Gaah. It drove me nuts — sorry about the pun — and I feared wouldn’t ever solve it. It was the GCF conundrum all over again! And yet again, the tutors in the math lab were unavailable.

This time, though, I didn’t bother my mathematician friend. I did what I often do — I went on the Internet. Bless the Internet! It had a simple solution, and once I got a model for how to solve such problems, I was able to solve them, even when they involved tweaking.

This is a good sign.

I leave you with a word problem to solve. It does not involve trains.

Famed director and fugitive Roman Polanski picks up an award at a director’s shindig in Zurich and leaves at 10 a.m. in a limo traveling at 85 miles an hour. At noon, the Swiss authorities show up at the site with an arrest warrant and set off in hot pursuit in their police cars at 105 miles an hour. How long does it take for police to catch up to Polanski? What time of day do they threaten to extradite him? How far from the venue full of indignant Hollywood artistes who will later sign a petition are they?

I will supply the answer in my next entry!

All text copyrighted by A.K. Whitney, and cannot be used without permission.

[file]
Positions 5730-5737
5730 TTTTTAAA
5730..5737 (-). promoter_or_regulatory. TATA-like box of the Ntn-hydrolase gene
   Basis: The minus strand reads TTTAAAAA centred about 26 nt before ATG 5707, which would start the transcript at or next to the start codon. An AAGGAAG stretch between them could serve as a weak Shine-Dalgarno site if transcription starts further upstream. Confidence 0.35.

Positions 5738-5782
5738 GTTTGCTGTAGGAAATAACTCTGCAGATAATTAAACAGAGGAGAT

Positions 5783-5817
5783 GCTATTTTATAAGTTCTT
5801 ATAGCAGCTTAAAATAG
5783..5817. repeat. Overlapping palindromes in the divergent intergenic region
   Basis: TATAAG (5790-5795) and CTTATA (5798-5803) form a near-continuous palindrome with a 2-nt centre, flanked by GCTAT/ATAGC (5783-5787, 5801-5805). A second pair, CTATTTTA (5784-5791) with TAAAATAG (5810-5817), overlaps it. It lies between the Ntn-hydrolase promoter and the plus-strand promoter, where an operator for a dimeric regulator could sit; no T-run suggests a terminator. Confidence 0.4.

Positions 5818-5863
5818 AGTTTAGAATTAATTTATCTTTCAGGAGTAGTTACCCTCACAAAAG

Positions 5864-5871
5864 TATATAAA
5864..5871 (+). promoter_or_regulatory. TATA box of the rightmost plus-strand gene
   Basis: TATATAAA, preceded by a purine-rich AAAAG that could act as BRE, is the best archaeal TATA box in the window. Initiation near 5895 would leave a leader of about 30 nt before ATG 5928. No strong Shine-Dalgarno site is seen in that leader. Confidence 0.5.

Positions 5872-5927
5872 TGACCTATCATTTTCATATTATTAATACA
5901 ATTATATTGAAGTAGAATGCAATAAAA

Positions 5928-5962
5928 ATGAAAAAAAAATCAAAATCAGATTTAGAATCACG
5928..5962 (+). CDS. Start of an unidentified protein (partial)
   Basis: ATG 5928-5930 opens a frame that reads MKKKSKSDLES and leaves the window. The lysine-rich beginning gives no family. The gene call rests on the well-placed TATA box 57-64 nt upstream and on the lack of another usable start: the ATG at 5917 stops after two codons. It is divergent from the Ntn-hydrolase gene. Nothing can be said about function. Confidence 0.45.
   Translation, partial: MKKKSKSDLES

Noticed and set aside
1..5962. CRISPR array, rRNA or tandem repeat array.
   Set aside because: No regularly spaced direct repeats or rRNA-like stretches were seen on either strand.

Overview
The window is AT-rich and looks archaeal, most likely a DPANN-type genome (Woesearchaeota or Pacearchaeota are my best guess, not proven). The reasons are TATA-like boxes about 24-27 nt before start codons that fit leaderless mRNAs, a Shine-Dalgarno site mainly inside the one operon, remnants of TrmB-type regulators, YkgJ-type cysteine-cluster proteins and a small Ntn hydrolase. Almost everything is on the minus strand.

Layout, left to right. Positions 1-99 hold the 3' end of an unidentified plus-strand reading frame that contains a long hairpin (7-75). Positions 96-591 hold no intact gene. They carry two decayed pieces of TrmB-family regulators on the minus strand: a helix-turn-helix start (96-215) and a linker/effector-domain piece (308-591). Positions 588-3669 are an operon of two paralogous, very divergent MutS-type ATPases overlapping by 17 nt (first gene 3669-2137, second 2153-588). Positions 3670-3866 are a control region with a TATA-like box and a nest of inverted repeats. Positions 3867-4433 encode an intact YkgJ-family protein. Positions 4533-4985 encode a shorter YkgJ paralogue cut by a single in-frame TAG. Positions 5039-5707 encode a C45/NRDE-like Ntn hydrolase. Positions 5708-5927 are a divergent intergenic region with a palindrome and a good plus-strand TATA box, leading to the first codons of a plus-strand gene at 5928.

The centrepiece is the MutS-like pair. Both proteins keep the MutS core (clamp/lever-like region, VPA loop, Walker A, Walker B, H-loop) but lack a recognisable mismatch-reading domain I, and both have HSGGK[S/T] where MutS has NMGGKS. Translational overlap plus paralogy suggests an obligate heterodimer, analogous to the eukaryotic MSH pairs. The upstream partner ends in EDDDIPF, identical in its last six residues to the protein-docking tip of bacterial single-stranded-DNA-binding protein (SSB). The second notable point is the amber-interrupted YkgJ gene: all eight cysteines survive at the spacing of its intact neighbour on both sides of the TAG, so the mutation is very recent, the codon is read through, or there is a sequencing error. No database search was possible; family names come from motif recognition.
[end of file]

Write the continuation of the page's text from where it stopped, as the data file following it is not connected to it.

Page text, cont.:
4 comments

  • (here from Shakesville)

    Hmmm. I get them catching him 8.5 hours later, at 8:30 pm, 892.5 miles away, which is 1,436.3 km. Unfortunately, according to Google maps, this would put them out of Switzerland, all the way through France, and verging on Madrid, Spain. I hope my calculations are wrong, as the Swiss police would be a bit out of their jurisdiction.

  • A+, Pbrim!
    And you’re absolutely correct that Switzerland is way too small for such a long chase. Did I mention that, for the purposes of this problem, the cops are Interpol? (;

  • Ha ha! As a math text book editor, and therefore one of the writers of word problems, I find the meter maid image extremely funny.

    In our defense, let me say that the current trends in curriculum include a big push toward making word problems applicable to real life. We (meaning the team producing the particular curriculum I work on) really try to start by introducing a real-world context, then teach the corresponding math, then show students how the math is used in the context.

    Of course, that doesn’t help you when you are using an old book. I’m glad that despite the book’s shortcomings, you are having some success.

    As a female in a math field, stories of females’ struggles in math are very interesting to me, and math anxiety is a research interest of mine. So I really enjoy your blog. Best of luck — I’m rooting for you!

  • Thanks so much for the support, Katie!
    So far so good — my ultimate goal is to get through Calculus.
    And thank you also for putting a face (or a cyberface, anyway) on a profession I’ve been curious about. Certain professions — mine included — get more play in the arts than others. But I would enjoy a tv series that includes a character who writes word problems for math textbooks. At least physicists are getting some exposure on “Big Bang Theory.”
    Thanks again!